Harar~Ethiopia~2014 (or 2006 Ethiopian calendar!)

I feel like i have stepped back time! I have arrived in Harar, the city with the old walled city~ the jugal~still the same as over 1300 years ago. (it was built in the 7th century!) The first night I went to see the feeding of the hyenas.AND actually fed them!! I could eye-ball the old lady, who had recently given birth. It was an unreal experience. The meat was put on a short stick, so close, which wasn’t really necessary for me! It was, however, one of the most amazing experiences of my life. Right up there with the balloon flight over Luxor, and the time I spend with the gorillas in the mist.

The men walking around the old town in their starched, pure white galabayas and white, worn, knitted skull-caps. Their wives, daughters, sisters and old mothers in bright, glittering, colourful beaded head scarves.Clusters of teenage girls, dressed in colourful clothes, break into giggles when they spot the “Faranji” walking in their walled- in city.The first thing I did was to buy a colourful headscarf, I am still a Faranji, but it takes at least five minutes before people realize I am! This give me at least a little bit of respite of the beggars and the constant call of “Faranji, Faranji” which I answer with “Habesha, Habesha” (Ethiopian, Ethiopian!)

Walking through the maze of the old “jugal”, a maze of endless, narrow, connected alleyways is an adventure on its own. I could disappear here forever! I have booked myself into a guesthouse in the old city. I wake up with the soothing call of the muezzin reminding me to pray. I smile, say a prayer full of gratitude, turn over and fall back asleep. I had hoped to do at least two weeks worth of washing, but there is a water problem. No shower, let alone a hot one, no water to wash my knickers. Ah well, does it really matter? I wash the important parts with the bottled drinking water, of which i have plenty. Here in Ethiopia, recycling is very big. All the plastic bottles and rubbish is recycled. The water bottles are being turned into shoes!! All the rural people wear these shoes, as they sell for only 30 birr, (which is about $1,50.)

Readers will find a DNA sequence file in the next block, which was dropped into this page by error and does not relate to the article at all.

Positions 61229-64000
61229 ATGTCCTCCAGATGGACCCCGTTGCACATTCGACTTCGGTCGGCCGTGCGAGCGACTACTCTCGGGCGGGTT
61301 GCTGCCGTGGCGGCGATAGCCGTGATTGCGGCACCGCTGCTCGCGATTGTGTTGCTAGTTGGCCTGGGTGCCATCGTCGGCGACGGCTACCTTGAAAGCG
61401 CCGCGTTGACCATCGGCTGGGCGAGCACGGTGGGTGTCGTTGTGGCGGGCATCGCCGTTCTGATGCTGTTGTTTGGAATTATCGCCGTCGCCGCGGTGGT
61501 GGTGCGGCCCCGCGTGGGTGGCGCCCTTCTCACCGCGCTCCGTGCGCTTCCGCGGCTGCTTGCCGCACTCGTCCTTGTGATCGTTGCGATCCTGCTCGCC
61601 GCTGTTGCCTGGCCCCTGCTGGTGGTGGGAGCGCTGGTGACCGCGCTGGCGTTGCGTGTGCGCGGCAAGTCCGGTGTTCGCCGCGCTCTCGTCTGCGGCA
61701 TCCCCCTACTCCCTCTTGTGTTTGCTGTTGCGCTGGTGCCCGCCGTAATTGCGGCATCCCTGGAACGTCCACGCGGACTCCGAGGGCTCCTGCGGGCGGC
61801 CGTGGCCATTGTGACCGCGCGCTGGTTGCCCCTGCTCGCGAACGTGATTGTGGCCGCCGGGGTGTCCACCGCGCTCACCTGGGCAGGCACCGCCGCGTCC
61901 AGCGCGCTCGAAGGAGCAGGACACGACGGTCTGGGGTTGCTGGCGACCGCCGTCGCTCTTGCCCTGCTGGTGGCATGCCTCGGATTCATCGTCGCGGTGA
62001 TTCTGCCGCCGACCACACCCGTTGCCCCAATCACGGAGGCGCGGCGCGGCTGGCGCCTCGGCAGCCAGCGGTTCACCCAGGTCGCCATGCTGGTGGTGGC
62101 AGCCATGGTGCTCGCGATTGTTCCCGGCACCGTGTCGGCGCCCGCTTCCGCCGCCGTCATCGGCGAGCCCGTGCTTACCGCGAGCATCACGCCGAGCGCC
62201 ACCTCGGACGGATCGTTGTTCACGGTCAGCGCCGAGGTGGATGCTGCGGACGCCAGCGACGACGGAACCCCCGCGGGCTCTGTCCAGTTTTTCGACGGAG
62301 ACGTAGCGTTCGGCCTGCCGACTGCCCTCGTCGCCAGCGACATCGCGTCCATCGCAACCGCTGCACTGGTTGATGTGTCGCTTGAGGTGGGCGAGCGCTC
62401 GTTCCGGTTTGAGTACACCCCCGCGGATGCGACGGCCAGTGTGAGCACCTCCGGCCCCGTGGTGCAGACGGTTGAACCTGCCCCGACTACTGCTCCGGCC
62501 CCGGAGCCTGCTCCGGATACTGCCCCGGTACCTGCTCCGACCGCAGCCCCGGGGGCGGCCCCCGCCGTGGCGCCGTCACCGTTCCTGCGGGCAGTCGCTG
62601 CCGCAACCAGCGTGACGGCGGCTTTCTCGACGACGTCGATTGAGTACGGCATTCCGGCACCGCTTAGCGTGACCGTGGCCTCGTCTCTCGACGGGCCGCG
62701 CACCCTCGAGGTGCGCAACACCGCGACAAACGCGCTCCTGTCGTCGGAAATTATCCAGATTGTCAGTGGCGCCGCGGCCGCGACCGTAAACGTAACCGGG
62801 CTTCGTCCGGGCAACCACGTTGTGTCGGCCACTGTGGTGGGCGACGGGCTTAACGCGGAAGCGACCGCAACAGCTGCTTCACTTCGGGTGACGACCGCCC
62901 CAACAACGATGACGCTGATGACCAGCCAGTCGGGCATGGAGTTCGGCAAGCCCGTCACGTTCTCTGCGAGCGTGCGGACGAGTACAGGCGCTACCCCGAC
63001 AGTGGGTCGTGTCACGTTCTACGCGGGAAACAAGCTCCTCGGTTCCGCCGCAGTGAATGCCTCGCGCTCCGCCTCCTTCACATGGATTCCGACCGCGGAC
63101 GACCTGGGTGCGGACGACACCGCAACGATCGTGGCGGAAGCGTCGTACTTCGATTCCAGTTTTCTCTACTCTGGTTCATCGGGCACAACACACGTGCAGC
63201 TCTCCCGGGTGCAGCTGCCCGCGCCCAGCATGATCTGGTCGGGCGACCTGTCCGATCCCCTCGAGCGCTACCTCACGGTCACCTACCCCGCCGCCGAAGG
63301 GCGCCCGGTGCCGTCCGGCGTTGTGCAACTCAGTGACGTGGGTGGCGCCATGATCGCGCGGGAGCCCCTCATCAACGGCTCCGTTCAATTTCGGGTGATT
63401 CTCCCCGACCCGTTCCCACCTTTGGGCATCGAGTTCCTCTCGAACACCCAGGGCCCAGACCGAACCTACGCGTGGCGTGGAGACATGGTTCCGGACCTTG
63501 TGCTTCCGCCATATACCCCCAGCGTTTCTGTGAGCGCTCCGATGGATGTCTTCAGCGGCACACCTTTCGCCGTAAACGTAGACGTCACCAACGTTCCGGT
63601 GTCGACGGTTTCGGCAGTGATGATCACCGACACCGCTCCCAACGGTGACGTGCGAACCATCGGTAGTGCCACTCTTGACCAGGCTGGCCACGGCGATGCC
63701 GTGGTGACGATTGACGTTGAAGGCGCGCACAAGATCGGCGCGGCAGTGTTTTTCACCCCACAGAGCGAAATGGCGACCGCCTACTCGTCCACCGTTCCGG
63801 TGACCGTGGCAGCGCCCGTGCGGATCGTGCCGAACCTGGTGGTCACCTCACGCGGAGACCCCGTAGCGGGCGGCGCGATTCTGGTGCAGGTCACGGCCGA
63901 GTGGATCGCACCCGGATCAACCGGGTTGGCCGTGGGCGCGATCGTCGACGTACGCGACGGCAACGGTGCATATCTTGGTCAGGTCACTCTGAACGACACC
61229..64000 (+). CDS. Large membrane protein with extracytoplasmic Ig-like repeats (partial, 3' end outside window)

By Ethiopian standards the people of Harar are very rich. The Hararis own the land and control the lucrative trade of the waxy, intoxicated leaves of Qat (pronounced as chat). This is a mild narcotic that according to many people here, stimulates the senses and makes one alert and active. This is not at all what i see. I see a lot of young men laying stupefied in the gutters, stoned out of their mind, doing absolutely nothing but beg “Faranjies ” for money! I DID try (I try everything at least once!) I felt like an absolute cow!! Regurgitating. Luckily my new found friend, Yasmin, an Ethiopian woman living in London, was not offended. I believe her brother in law was secretly glad that I didn’t enjoy his favourite pass time! The bad part is that the local farmers make much more of the growing of Qat, then the growing of coffee. Hence Qat it is. By chewing it, it is highly addictive, the people spend all their money on the buying of this product, and no longer eat healthy or provide food for their families.

I am staying in a traditional house, this has positives and of course negatives as well. The concept of solitude, or privacy is a totally in-comprehensible notion! Trying to draw or paint in the streets only last about five minutes, until I am discovered, and have to start the same conversation over and over. What is my name? where am I from? What am I doing? Could I pay that woman, because I drew her? I answer very politely but firmly. I do NOT pay for drawings. Photographs are a different matter. I “sneak” most photographs from the colourful women as they walk away from me, their burhka’s flapping in the wind.

It is a shame I can not draw or paint the smells. The streets reek of Frankincense, urine, spices, and raw meat and decay. This place is without a doubt a painter’s paradise! A shame that it is impossible to change my Djibouti ticket here (I want to fly to Nairobie instead) which means I have to leave long before i am ready to go. I had hoped to spend a few weeks here, just painting and drawing. To visit more small villages outside the city and its walls. Omoro people live outside Harar and its walls. They are extremely poor and work mainly on the Qat field. The Omoro people are the servants and do all the hard and tedious jobs. In the villages they live in compounds surrounded by families.Together with elisabeth, an American girl who works in Tanzania, we visited one of these villages. We sat through the whole preparations of the coffee making. First the sorting of the beans, then the roasting, grinding and de- husking all by hand, finallywe received a cup of the most delicious coffee I have ever had. Exquisite, the aroma of Frankincense mixed with the smell of the freshest coffee i have ever drunk. It was the aroma of heaven!.